red lights

Static X & Co. Charge
The Riviera with Electricity

Static X / Soulfly / SOiL / Onesidezero
Riviera Theatre
Chicago, IL
Feb.. 12, 2002
Static X
Static X

Review by Scott Stegenga
Photos by Barry Brecheisen

Fat Tuesday, 2002 at Chicago's Riviera was all about being topless. The 4-hour evening of metallic bedlam with Static-X, Soulfly, SOiL and Onesidezero had the shirtless guys moshing their brains out in the pit while the ladies flashed for the coveted Mardi Gras necklace. There was enough excitement for just about any taste of metal that you desired.
Soulfly Opening the evening were hopeful newcomers Onesidezero. Currently on tour for their Maverick Records debut, Is This Room Getting Smaller, the LA quintet played a spirited set of melodic rap-metal with bittersweet vocal harmonies from lead singer Jasan Radford. Their notable set showed that stage presence was not as important as the music itself. With impressive songs like "New World Order" and "Shed the Ski," the band only began to skim the surface of the musical style they're cultivating.
Next came Chicago-born SOiL performing the standard "trash metal" set that fits well with their Midwest roots. Local supporters were thanked many times over during the whole performance. Singer Ryan McCombs leading with the customary "don't f*ck with me" spit it out with obligatory venom. Shoving out tunes like "Halo" and "Breaking Me Down" from their J-Records debut, Scars, the set was well received by newcomers and old fans alike.
Next came the two headliners. With the stage draped in camouflage netting and the crowd chanting "Soul-Fly," the real hammer of the rock gods was ready to be swung by old-school metal frontman, Max Cavalera and his wave of post-Sepultura resistance called Soulfly. The walls of the Riviera literally shook for their hour-long set of intelligent speed metal excess. They've been on tour for a while now since the release of 2000's Primitive, but its obvious there's no stopping them. They pulled out all the standard thrash classics like "Back to the Primitive," "No Hope=No Fear" and "Eye for an Eye" as Max led a passionately charged set. He changed shirts offstage about 5 times, style not forgotten on the hard genre. A lot of energy was spent in the audience as the pit never stopped moving and the sound kept on coming, even out of Max's Brazilian berimbau. Some new tunes from their fast-approaching third album were also mixed in with some old surprises from Max's old Sepultura days (the speed classic "Arise") and some help from Static-X bassist Tony Campos doing backup vocals for the anthem "No." Drummer Roy Mayorga got into the jumble as he accidentally got his arms caught in the netting above his drum kit during their encore entrance. Let it be known that Max Cavalera wants metal to be different, and his pioneering use of social outcries in the music of Soulfly make the therapy worthwhile.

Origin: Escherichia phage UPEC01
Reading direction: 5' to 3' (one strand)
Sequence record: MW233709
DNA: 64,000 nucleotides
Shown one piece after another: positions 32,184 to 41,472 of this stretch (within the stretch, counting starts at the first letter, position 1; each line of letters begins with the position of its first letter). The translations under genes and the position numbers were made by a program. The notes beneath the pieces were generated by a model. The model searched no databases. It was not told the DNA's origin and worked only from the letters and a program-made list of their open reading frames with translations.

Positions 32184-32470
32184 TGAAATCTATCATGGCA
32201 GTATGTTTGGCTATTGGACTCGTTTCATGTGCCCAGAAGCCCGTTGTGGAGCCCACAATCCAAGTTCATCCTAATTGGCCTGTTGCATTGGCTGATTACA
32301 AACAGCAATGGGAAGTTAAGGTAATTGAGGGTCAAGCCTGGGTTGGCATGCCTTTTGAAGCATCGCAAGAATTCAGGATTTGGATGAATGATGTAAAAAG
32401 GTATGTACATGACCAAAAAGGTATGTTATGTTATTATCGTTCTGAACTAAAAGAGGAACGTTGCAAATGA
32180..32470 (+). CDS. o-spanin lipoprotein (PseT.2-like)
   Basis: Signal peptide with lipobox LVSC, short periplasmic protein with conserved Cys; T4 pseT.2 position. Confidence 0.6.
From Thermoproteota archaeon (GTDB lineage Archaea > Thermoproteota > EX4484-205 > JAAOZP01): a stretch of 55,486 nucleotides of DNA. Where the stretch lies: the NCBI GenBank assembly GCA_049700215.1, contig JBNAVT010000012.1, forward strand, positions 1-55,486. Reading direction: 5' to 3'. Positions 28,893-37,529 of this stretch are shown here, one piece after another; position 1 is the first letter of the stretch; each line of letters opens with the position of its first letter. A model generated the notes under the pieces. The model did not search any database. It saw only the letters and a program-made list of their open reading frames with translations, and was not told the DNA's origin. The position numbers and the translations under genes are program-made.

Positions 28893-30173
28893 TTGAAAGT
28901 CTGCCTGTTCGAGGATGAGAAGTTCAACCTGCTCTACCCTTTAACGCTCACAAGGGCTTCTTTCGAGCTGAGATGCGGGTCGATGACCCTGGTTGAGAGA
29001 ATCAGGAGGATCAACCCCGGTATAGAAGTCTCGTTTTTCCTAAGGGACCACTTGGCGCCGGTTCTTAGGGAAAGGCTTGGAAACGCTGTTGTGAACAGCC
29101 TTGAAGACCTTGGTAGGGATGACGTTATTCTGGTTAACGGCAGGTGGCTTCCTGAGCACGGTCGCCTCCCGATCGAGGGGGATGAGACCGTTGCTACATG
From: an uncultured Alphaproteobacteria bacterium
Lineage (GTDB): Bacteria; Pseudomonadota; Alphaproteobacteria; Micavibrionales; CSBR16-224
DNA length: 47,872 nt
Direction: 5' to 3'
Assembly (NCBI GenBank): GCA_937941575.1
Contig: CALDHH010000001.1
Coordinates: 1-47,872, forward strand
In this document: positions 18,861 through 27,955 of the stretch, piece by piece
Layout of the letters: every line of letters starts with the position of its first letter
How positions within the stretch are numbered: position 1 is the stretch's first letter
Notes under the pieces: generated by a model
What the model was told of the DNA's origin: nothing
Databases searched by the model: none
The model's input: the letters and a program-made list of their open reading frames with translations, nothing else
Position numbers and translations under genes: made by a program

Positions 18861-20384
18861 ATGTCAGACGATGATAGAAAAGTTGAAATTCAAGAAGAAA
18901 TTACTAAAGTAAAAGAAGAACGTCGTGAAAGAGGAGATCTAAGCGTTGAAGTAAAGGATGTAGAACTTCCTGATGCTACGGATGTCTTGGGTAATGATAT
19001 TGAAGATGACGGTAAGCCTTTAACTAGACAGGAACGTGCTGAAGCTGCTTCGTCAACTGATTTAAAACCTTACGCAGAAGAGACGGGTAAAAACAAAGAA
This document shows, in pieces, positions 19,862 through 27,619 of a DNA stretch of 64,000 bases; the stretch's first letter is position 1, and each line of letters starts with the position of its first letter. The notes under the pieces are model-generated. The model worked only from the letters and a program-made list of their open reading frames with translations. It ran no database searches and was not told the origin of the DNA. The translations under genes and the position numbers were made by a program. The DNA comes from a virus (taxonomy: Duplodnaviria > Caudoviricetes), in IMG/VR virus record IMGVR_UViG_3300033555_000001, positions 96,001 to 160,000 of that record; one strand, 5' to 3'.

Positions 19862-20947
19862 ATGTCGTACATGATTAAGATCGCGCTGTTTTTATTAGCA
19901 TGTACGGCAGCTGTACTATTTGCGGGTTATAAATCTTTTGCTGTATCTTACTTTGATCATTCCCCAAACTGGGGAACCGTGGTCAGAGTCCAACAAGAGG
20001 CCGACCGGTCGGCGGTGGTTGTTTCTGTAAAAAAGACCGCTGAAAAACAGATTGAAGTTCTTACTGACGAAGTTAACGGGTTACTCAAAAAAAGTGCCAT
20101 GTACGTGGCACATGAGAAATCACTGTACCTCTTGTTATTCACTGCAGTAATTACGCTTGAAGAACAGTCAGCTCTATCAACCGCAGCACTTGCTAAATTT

As the night's madness kept on going the stagehands removed the miles of camouflage netting that found more boobs bobbing for beads during the break. While Soulfly had a more worldly jungle style to this night of dissonant disorder, Static-X are the robots from another planet that assimilates us all into their metal juggernaut. Dressed in oversized "baby shoes," knickers, candy stripe polo shirt, ponytail beard and trademark stovepipe haircut, Wayne Static is definitely the ideal frontman for the industrial jackhammer mix that is Static-X. Jumping around the stage like disturbed children without their meds, wincing Wayne and friends kept the audience methodically pulverized for the entire set of 14-songs from their two releases including "Bled for Days," "Permanence" and "Cold." Stopping occasionally and trying to be somewhat normal, Wayne calmly told the audience of his old days as a bartender at The Riviera and taught them the new hand-signal for true metal fans called "the fist of metal." We even got the reverse-guest cameo with Soulfly bassist Marcello Rapp playing guitar for "Push It."
The night was filled with fists and bare chests, but what would a metal show be without them? This night was a rather good sampling of the future of underground metal. Whether you like it sleazy, intelligent, bittersweet or just plain grinding, this was the night to get it all shoved down your throat by the fists of old and new metal alike.


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